VII.
REBUTTAL


(Reviews and elaborates on topics introduced in earlier sections of this Report)

Q.-39. At a September 2005 open house sponsored by the City of Springfield for residents of the Sunshine/Holland Neighborhood, which was held in Holland Elementary School, you addressed the group as a representative of SASS, at which time you presented several suggestions for improving the neighborhood. For this Report, please repeat the points you presented?

A.39. While it is true I attended the meeting, and it appeared I was the only SASS member from our block who did accept the gracious invitation of our city councilman John D. Wylie, I did not represent SASS when I responded to the city's invitation for people to offer suggestions about both how to improve the area and to report problems that needed to be fixed, which Mr. Wylie said should only include problems that could be repaired for under $10,000. Numerous people addressed various drainage problems. The comments I made as a private party were about:

A. HOSPITALITY: Since everyone at the meeting was white, and our greater Sunshine/Holland Neighborhood is also home to people of minorities, I suggested committees like the Welcome Wagon in other cities be established. Congenial comittee members would volunteer to get acquainted with all newcomers, but especially their non-white neighbors, to make them feel welcome, and invite them to participate in neighborhood activities which would include the Neighborhood Watch projects the city was promoting. I said: "I am part Chickasaw Indian, but if I had skin a bit darker, I probably would not be here tonight."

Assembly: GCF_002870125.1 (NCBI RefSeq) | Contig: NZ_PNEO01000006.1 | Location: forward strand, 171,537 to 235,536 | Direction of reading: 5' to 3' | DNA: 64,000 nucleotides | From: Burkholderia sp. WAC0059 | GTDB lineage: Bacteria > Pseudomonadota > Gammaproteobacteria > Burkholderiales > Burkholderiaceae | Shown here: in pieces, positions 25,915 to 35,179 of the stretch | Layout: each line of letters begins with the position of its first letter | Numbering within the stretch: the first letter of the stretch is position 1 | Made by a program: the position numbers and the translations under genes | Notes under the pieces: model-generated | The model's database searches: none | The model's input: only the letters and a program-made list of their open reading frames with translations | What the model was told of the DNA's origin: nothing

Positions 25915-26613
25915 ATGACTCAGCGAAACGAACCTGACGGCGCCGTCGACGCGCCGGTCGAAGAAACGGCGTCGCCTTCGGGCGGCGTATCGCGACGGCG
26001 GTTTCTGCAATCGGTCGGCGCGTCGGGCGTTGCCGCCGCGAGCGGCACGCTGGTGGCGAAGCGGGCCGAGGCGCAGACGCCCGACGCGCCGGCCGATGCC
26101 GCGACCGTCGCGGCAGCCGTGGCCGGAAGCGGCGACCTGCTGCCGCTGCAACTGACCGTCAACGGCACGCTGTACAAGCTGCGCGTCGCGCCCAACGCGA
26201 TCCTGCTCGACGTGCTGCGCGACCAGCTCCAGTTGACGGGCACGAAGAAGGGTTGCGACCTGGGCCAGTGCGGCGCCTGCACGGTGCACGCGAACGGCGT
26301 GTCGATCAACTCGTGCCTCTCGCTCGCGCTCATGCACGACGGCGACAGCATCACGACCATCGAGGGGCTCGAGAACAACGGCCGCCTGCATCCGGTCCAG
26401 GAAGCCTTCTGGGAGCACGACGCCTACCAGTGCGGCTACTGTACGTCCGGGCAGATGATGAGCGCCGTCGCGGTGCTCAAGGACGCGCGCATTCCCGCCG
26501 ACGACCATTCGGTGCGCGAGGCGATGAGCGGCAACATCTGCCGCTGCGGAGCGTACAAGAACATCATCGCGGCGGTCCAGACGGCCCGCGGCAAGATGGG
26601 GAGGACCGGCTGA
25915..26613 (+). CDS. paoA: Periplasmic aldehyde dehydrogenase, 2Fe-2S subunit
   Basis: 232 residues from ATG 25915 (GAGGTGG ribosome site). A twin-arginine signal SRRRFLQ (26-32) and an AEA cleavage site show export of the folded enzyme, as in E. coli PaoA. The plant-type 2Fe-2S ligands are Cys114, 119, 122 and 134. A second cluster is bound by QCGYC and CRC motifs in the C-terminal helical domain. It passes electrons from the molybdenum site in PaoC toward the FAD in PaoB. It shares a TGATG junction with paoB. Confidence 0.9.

B. HISTORY/LANDMARKS: Attendees were invited to disclose neighborhood landmarks. Some obvious ones were the proximity to the Bass Pro campus and Wonders of Wildlife (WOW) Museum, which location is publicized as Missouri's biggest tourist attraction and is known locally as Springfield's cash-cow corner, Holland Elementary School, and a house on South Jefferson Avenue where the area's first Alcoholics Anonymous meetings were held.

I suggested historical landmarks similar to those in Founders Park be erected to commemorate the people who lived here before the white settlers came. I explained that we were meeting on historical land because we could walk from where we were meeting to grounds the Osage hunting parties used as their campground and sacred burial site. West of the neighborhood was the Delaware Indian Reservation, and Kickapoo villages were in the eastern portion of the Sunshine/Holland Neighborhood, probably on the eastern side of the South Avenue creek or stream that was still above ground when Civil War maps were drawn.

C. CULTURAL CENTER: I suggested a neighborhood cultural center be established, from which visitors could get information for taking walking or driving tours that could include, but not be limited to, the alternate route the Trail of Tears took when it passed through Springfield enroute to Oklahoma in March 1839. The Cherokee,who were forced to relocate to Oklahoma from their homes in Georgia and North Carolina, came through Springfield less than three months after Peter Apperson became the first white man to own the 160 acres in Campbell Township now occupied by the Sunshine/Holland Neighborhood (and SASS).